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Lost & Found

Found: 2 female dogs, 1 black and white Terrier mix and 1 Lab mix puppy, Floresville. 812-632-8164.

VideoMarma went missing near FM427/CR537. F/Terrier mix/30lbs/Orange/Red medium length fur. Can be extremely shy- please call or text 210-440-3889 if seen.
Lost: Border Collie, black and white male, one eye, microchipped, C.R. 319/F.M. 775 area. 210-382-2167.
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Help Wanted

Floresville ISD is accepting applications for the position of Carpenter: Must have various construction trades with a minimum of 3 years’ experience. Applications must be submitted on line at www.FISD.us.
Healthcare Services seeking Cook/Dietary Aide, full-time, (weekday and weekends), must pass background check. Call 830-393-1493 for more information.
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Agriculture Today


Brucellosis testing to be discontinued




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July 6, 2011 | 3,378 views | Post a comment

AUSTIN -- The Texas Animal Health Commission has announced that effective Monday, Aug. 1, government-subsidized brucellosis testing at all Texas livestock markets will be discontinued, due to a lack of funding available to pay for future testing. The commission will no longer enforce the requirement that all test eligible (adult) cattle be brucellosis tested for a change of ownership within Texas.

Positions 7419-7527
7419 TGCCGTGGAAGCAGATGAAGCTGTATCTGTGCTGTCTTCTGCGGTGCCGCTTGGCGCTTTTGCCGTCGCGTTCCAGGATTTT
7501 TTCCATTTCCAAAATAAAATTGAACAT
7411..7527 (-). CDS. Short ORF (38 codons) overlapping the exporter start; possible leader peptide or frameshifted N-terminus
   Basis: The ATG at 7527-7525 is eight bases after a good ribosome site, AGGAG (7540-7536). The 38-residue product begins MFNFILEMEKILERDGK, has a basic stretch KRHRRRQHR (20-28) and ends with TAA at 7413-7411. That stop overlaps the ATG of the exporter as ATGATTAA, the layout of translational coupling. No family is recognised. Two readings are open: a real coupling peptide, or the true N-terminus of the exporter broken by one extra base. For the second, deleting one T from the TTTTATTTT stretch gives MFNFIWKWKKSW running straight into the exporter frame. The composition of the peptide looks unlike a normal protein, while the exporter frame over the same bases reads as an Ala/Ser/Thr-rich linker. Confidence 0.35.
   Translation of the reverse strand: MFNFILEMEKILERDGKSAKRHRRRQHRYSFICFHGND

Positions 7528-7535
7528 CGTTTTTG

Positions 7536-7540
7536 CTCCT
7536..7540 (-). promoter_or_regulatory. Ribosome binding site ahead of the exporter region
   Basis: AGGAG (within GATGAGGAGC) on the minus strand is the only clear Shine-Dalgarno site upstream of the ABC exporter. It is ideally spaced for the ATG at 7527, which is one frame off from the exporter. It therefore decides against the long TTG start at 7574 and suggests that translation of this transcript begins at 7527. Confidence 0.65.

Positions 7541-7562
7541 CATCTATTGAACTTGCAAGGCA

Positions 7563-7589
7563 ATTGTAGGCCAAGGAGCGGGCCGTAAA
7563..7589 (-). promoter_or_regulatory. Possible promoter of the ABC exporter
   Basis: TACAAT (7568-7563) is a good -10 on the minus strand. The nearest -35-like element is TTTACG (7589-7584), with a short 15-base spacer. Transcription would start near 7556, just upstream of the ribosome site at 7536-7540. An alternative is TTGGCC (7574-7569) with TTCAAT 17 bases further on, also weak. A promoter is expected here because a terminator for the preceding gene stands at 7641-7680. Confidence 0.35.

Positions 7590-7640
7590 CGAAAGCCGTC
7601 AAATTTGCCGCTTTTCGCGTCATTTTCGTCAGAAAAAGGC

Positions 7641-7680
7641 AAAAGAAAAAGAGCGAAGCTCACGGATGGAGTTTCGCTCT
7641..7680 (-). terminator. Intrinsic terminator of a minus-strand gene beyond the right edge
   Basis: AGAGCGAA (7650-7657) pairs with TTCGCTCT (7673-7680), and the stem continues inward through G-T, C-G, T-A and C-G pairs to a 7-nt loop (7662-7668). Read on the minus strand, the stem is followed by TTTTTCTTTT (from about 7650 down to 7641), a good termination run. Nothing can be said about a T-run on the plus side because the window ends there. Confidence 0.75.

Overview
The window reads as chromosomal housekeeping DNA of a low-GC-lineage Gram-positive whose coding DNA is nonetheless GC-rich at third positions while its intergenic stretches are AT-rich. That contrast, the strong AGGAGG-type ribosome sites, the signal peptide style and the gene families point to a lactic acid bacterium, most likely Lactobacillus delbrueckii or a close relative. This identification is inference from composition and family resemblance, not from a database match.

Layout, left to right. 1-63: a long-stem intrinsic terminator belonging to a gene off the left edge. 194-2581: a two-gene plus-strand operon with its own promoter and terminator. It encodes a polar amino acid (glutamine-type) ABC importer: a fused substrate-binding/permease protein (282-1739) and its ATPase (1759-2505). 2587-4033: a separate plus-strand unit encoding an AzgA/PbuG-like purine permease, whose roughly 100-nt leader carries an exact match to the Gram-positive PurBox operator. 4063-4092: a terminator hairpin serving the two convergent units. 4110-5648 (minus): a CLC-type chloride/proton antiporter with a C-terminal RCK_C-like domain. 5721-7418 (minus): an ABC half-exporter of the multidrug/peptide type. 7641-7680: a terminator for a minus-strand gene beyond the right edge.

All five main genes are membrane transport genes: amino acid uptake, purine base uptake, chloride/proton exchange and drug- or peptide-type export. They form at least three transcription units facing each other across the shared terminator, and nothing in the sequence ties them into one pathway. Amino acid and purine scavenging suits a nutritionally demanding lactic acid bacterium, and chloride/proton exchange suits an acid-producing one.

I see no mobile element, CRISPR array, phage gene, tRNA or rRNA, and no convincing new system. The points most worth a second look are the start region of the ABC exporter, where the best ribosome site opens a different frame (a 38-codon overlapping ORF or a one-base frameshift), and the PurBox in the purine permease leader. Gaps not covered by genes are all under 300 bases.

After diligently working to eradicate brucellosis “Bangs” from cattle for almost 50 years, on Feb. 1, 2008, the U.S. Department of Agriculture declared Texas brucellosis free. “The discontinuation of brucellosis testing will not affect Texas’ brucellosis-free state status,” said Dr. Dee Ellis, state veterinarian. “We remind Texas producers, marketers, and veterinarians, however, that maintaining a brucellosis-free Texas requires constant awareness and vigilance. Although the TAHC will no longer enforce the requirement for brucellosis testing of adult cattle, cattle producers are encouraged to discuss the issue with their veterinary practitioner prior to purchasing replacement cattle,” Ellis said.

Brucellosis is a bacterial disease of cattle that can cause abortions, weak calves, and low milk production. Humans can also catch brucellosis (undulant fever) most commonly by consuming unpasteurized milk products or handling contaminated birthing material when assisting with difficult calving situations in infected cows.

For questions or concerns regarding the termination of brucellosis testing at livestock markets, contact Region 5 Regional Director Dr. James Lenarduzzi or Supervising Inspector Howard Helmers at the Beeville location at 361-358-3234.

For more information, visit www.tahc.state.tx.us.
 

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